|• Mayor||Bernd Hauschild (SPD)|
|• Total||78.42 km2 (30.28 sq mi)|
|Elevation||80 m (260 ft)|
|• Density||330/km2 (860/sq mi)|
|Time zone||CET/CEST (UTC+1/+2)|
|Vehicle registration||ABI, AZE, BTF, KÖT, ZE|
Köthen is the location of the main campus and the administrative centre of the regional university, Anhalt University of Applied Sciences/Hochschule Anhalt which is especially strong in information technology. The city is conveniently located at the hub of the Magdeburg–Leipzig, Dessau–Köthen and Köthen–Aschersleben railways.
Köthen is situated in a fertile area with rich black soil suitable to the cultivation of sugar-beets. Industry includes high-tech engineering, manufacture of cranes, as well as chemicals, printing, and foodstuffs.
In English, German place-name is often spelt anachronistically as Cöthen, a practice that has become standard in the literature relating to the life and work of Johann Sebastian Bach, who resided and worked there from 1717 to 1723.
Owing to the fertile soil of the region, the area of Köthen is unusually rich in archaeological discoveries. The earliest signs of human habitation date from the early Stone Age about 250,000 years ago and evidence of every succeeding historical period may be found in the collections of the local Prehistorical Museum.
The first documentary mention of "Cothene" dates to 1115; by 1194 it was already known as a market town, becoming a seat of the princes of Anhalt. Köthen was chartered in 1200. For over two centuries (1603–1847) it was the capital of the independent principality (from 1806, duchy) of Anhalt-Köthen.
The town has long been known to classical music enthusiasts as the place of origin of Johann Sebastian Bach's best-known secular works, including the Brandenburg concertos and the Well-Tempered Clavier. Bach worked in Köthen from 1717 to 1723 as Kapellmeister for Prince Leopold von Anhalt-Köthen. It is also the birthplace of the composer Carl Friedrich Abel who, together with Johann Christian Bach, founded the popular "Bach-Abel Concerts" in London, the first subscription concerts in England.
Schloss Köthen has been fully restored except for a small side wing bombed in 1944. Its Hall of Mirrors where Bach's music is now often performed is a popular attraction. It can be seen on DVD in the Freiburg Baroque Orchestra's recording of the Brandenburg concertos. Since 1967 a bi-annual Bach Festival has been held at Köthen, in the various halls of the palace as well as the local churches. Another concert hall was opened in 2008 in the palace complex.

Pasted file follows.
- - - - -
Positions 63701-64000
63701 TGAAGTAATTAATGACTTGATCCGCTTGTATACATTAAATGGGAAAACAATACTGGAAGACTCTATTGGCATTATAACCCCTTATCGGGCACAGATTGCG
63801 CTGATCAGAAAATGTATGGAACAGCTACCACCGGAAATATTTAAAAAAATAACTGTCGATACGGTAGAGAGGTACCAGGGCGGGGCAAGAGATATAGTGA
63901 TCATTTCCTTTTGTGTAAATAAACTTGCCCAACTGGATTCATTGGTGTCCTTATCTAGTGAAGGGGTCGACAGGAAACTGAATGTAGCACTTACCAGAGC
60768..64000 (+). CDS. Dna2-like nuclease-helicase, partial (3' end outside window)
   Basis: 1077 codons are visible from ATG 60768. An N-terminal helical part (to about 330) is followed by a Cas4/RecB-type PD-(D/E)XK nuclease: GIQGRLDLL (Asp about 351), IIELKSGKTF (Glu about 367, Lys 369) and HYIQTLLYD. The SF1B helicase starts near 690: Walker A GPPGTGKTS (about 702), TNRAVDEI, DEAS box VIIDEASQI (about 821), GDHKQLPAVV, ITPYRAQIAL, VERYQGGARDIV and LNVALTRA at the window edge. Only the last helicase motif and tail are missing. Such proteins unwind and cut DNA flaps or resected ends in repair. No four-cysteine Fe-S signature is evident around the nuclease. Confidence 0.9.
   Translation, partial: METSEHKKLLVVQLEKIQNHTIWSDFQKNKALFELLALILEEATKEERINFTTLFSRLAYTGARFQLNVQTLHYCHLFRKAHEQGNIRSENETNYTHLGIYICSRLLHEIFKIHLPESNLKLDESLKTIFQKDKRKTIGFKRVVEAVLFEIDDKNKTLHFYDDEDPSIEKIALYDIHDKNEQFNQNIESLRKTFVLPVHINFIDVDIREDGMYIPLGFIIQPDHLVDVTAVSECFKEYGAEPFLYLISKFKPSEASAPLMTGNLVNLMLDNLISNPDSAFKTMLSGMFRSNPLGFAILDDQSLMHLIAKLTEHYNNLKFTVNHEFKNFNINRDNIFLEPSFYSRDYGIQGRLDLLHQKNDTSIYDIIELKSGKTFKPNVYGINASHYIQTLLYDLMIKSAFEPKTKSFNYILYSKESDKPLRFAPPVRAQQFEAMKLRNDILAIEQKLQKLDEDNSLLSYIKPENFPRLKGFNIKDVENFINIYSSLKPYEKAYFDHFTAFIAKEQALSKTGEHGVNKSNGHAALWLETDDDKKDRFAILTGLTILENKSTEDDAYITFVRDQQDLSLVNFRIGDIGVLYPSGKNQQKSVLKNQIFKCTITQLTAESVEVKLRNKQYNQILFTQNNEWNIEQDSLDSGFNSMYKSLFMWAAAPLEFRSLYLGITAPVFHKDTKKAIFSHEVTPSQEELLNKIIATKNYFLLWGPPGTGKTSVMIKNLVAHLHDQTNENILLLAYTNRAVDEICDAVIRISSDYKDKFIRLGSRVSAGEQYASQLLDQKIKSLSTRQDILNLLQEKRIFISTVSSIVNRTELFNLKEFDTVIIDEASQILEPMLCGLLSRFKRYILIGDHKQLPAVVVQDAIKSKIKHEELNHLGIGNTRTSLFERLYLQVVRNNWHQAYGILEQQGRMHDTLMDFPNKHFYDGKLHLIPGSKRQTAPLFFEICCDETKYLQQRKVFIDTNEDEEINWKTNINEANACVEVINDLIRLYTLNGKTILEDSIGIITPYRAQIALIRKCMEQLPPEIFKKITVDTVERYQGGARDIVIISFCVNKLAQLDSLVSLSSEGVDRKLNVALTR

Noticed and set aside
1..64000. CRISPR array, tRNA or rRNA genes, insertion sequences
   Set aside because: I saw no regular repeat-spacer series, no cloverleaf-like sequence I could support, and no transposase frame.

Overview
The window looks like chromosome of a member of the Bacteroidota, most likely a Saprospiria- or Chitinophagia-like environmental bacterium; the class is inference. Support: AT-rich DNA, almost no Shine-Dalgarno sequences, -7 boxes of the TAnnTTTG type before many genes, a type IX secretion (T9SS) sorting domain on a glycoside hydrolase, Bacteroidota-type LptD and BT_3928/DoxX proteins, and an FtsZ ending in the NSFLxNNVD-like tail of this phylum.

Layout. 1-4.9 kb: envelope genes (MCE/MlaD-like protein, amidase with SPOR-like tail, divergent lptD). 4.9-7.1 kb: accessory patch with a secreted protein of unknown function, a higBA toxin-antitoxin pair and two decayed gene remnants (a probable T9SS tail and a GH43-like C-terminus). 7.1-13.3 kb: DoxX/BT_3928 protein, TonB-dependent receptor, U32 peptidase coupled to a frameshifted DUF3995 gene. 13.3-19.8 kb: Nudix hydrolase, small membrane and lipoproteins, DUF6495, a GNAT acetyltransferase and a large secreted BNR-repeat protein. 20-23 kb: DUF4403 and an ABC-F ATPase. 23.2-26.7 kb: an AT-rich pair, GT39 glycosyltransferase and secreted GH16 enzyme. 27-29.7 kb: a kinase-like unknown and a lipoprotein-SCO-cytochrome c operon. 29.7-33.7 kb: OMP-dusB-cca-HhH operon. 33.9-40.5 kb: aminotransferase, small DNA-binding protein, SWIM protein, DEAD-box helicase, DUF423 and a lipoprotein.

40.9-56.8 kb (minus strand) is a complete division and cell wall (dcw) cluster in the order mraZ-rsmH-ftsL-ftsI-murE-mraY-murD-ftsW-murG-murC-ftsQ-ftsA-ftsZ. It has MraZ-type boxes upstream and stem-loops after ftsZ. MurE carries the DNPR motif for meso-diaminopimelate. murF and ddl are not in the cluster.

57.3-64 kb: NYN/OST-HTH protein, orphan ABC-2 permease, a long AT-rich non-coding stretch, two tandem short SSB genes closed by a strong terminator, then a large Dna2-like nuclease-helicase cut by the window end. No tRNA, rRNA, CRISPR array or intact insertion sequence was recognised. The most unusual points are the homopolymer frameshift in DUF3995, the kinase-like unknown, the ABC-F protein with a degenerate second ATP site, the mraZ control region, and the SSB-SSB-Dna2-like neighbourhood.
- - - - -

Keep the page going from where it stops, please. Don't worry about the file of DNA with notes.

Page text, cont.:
Samuel Hahnemann, the founder of homoeopathy, practised in Köthen from 1821 to 1834, and during this period he published many of his best-known works. In 1855 his disciple Arthur Lutze opened a palatial homoeopathic clinic. Hahnemann's home is now open to tourists, and includes an actual working homoeopathic practice. The city has become the national center of homeopathy, location of congresses, and the seat of the new European Homeopathic Library. In 2013, the international homoeopathic medical society, Liga Medicorum Homoeopathica Internationalis, relocated its main operations to Köthen, so the city now is kind of a "world's capital of homoeopathy".
The pioneering ornithologist Johann Friedrich Naumann was born near Köthen and was employed at the ducal court for more than two decades (c. 1810-1835). His well-renowned collection of almost 1300 specimen and drawings of European birds is now the main part of an ornithological museum that is also situated in the palace.
Administrative subdivisions (dt.: Ortsteile) of the municipality are:
- The town of Köthen with its subdivisions Porst and Elsdorf (since 1961) and Merzien, Zehringen, and Hohsdorf (since 1994)
With the administrative restructuring in 2004, the following villages were incorporated:
- Baasdorf with its subdivisions Arensdorf and Gahrendorf
- Löbnitz an der Linde